I have just received my certificate testifying to having passed the Myers-Briggs Type Indicator (MBTI) Step 1 training, with a score 0f 100% (yippee, the first time I have passed a test with no errors since my cycling proficiency exam when I was 10). The training was run by OPP in Oxford, one of the very few organisations licensed to sell the questionnaire and therefore, de facto, also offer the route for qualification for practitioners. As it goes with these things, MBTI seems to have been cropping up everywhere. At Henley, of course, where a number of programme members have recently also received feedback on their type, which acts as induction into a sort of club.
Then this week I heard Mirela Frostup’s Radio Four programme (I now have to imagine saying this in Harry Enfield’s funny voice from this season’s “Radio 4 documentary” running-gag on “Harry and Paul”) about the same instrument, so weirdly perhaps here we are thrust into the Jungian world of synchronicity. The Frostrup programme was interesting as it tried to provide a range of views on the ubiquitous MBTI, both strongly pro and strongly sceptical/dismissive. Actually, I should probably say clearly rather than strongly, since it’s about Myers-Briggs.
Before the training, I was familiar with MBTI – having taken the questionnaire twice before – but counted myself among the comfortably skeptical. I thought it was interesting and quite fun, but ultimately essentially just a pigeon-holing exercise, with a horoscope quality to it. People who were “trained” in MBTI had a slightly esoteric air about them, often with a knowing look, as they appeared to peer into you and see your type.
Now having spent a total of 5 days in training, I have read the manual and run two full self-assessment feedback sessions, as well as undergone two observed feedback sessions. Over this time, I did revise my thoughts quite a lot and see a level of subtetly within MBTI that wasn’ apparent prior to the course. I do retain some important reservations and a few previously unasked, and still unanswered questions about MBTI and about the Jungian theory on which much (though not all) of it is based.
It would be impossible to summarise what MBTI is trying to say in detail in a short blog like this, but here are a few things I did manage to clarify during the training, which has been useful:
1. It does has a positive intention. No types are better or worse than other types (though evidence of MBTI’s use as if it were so is widespread). I think therefore it could be a useful addition to coaching and a possible new source of self-awareness if one accepts its various premises as given.
2. Since it’s about preferences (either/or) and not about traits (weak to strong), one dones have to accept the assumption that the four dichotomies exist and also that a preference one way or the other is innate. This means one does have a “true type” which doesn’t change over time. However, settling on what your true type preference is can be tricky because we may have adapted how we operate over time in our careers. Myers-Briggs also supported the idea that you develop proficiency in the various Jungian functions over the course of your life.
3. the questionnaire, for all its US pedigree of statistics on reliability and validity (and we were given a book several hundred pages long which documents the stats ad nauseum!!) can suck a person in to believing either that whatever the result is the be-all and end-all, or, since it is quite easy to second guess, pretty easy to manipulate. In fact, one of the best and most challenging things about the MBTI training was the development of the skill of interviewing someone and coaching them to settle on their own “best fit”. How one does this without sufficient time, as happens on many training interventions where MBTI is used, is another matter.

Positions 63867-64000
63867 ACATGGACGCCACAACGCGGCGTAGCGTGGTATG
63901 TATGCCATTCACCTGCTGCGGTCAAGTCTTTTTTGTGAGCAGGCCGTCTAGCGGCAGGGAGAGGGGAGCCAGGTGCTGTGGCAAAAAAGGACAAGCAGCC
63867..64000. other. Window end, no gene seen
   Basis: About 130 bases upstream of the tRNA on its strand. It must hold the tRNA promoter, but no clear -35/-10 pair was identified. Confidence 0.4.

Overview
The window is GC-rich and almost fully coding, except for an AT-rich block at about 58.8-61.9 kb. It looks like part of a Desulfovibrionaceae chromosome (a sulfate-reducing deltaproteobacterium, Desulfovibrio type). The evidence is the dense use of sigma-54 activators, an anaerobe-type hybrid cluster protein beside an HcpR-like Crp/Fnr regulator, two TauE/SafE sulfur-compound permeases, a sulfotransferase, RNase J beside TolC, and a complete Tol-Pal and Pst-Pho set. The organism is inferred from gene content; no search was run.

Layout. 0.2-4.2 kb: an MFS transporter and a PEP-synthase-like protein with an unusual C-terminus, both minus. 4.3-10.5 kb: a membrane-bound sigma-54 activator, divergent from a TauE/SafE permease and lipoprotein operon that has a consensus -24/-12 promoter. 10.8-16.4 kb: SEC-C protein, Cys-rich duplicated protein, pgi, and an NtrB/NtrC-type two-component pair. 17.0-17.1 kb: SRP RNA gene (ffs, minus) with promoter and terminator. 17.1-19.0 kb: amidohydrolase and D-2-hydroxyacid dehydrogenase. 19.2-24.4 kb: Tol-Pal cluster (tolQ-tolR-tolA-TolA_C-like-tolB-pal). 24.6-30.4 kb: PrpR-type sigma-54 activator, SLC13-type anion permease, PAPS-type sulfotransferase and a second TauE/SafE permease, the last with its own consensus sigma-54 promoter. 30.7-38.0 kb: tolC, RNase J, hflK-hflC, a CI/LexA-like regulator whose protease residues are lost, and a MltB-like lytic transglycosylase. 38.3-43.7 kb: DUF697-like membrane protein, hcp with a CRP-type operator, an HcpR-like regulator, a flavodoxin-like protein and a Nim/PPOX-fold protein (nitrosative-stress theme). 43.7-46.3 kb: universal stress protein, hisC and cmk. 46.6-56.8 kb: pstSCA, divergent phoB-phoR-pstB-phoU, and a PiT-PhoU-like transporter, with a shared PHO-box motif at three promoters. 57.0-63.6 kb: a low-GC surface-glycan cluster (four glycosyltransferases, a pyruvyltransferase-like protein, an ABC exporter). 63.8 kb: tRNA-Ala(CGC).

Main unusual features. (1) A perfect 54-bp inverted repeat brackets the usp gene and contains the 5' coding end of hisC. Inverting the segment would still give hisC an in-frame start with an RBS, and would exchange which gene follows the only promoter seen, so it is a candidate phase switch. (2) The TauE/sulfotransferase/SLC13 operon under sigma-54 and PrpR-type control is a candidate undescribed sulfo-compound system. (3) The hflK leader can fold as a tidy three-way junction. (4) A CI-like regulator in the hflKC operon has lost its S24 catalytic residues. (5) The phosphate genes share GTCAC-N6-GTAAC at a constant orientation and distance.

4. Robust or not, MBTI demonstrates that the more you think about how you are with the world, and how others are with the world, the richer the world looks. I found the training a little light, actually, and also somewhat rigid (though this always happens when you repeat things or scale them up) but the interaction with other course participants was great, and could have been much more used.
5. Three side-effects of spending so much time with MBTI:
a. you do start to speculate what other people’s type might be. I found the OPP position on this a bit contradictory, as you are encouraged on the one hand to do this while on the other you are reminded that each person must find their own preference combination.
b. you do start to want to know more. I am interested in the “Step II” training, which looks in more detail at type development and interaction. I also would like to return to some of the Jung texts which informed the original research. I have also found that there is a “whole other world” of practitioners out there who blog, newsletter, tweet and (for all I know) name their kids after MBTI…
c. as with all training related processes, I find myself looking for ways to put a twist on it, to come up with new ways and new angles. Mirela Frostrup featured a self-assessment interview with one of the OPP trainers (someone who also appeared as a trainer on my course last week) and I couldn’t help but notice that the scenarios, examples and questions being used were straight from the manual.
To sum up, I’m glad I demystified the MBTI for myself, was happy with my level of performance in the training, am looking forward to exploring the indicator with managers on the MBA, and retain enough of a critical eye not to get completely sold or sucked in.